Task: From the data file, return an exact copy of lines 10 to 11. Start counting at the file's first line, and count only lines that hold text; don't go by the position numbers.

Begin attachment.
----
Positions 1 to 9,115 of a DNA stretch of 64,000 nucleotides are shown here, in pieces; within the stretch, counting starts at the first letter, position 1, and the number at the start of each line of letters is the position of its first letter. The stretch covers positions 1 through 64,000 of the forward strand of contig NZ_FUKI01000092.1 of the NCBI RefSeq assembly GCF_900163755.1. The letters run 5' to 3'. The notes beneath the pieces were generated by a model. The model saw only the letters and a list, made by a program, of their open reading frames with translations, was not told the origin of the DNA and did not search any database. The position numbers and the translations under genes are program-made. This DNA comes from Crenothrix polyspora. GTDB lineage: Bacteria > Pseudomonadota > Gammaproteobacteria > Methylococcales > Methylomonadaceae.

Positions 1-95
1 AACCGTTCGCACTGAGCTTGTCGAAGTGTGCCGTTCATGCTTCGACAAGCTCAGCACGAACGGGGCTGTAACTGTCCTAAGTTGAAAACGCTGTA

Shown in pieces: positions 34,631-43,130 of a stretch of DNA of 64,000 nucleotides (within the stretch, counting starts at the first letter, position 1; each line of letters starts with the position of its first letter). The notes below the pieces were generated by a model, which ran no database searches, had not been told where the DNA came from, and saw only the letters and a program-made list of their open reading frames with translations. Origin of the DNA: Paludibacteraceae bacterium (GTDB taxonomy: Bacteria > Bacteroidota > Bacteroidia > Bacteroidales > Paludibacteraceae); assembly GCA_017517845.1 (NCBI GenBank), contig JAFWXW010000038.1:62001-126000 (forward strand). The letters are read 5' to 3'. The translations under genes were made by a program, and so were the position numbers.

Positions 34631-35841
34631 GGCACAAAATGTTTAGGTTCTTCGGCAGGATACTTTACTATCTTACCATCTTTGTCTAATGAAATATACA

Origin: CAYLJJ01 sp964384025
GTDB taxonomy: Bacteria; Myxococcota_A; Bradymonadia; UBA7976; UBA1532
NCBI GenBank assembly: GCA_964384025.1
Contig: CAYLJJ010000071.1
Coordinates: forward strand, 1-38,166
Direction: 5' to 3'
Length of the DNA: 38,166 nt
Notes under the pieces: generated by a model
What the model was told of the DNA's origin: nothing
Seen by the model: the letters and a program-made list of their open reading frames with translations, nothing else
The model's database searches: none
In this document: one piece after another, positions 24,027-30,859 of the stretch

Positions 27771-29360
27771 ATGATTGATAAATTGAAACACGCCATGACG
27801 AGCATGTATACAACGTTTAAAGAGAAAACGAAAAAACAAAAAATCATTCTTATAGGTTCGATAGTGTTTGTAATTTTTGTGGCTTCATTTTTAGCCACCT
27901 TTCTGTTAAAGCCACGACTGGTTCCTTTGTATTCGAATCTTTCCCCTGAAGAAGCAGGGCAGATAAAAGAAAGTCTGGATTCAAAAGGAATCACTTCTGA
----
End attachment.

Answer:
Contig: CAYLJJ010000071.1
Coordinates: forward strand, 1-38,166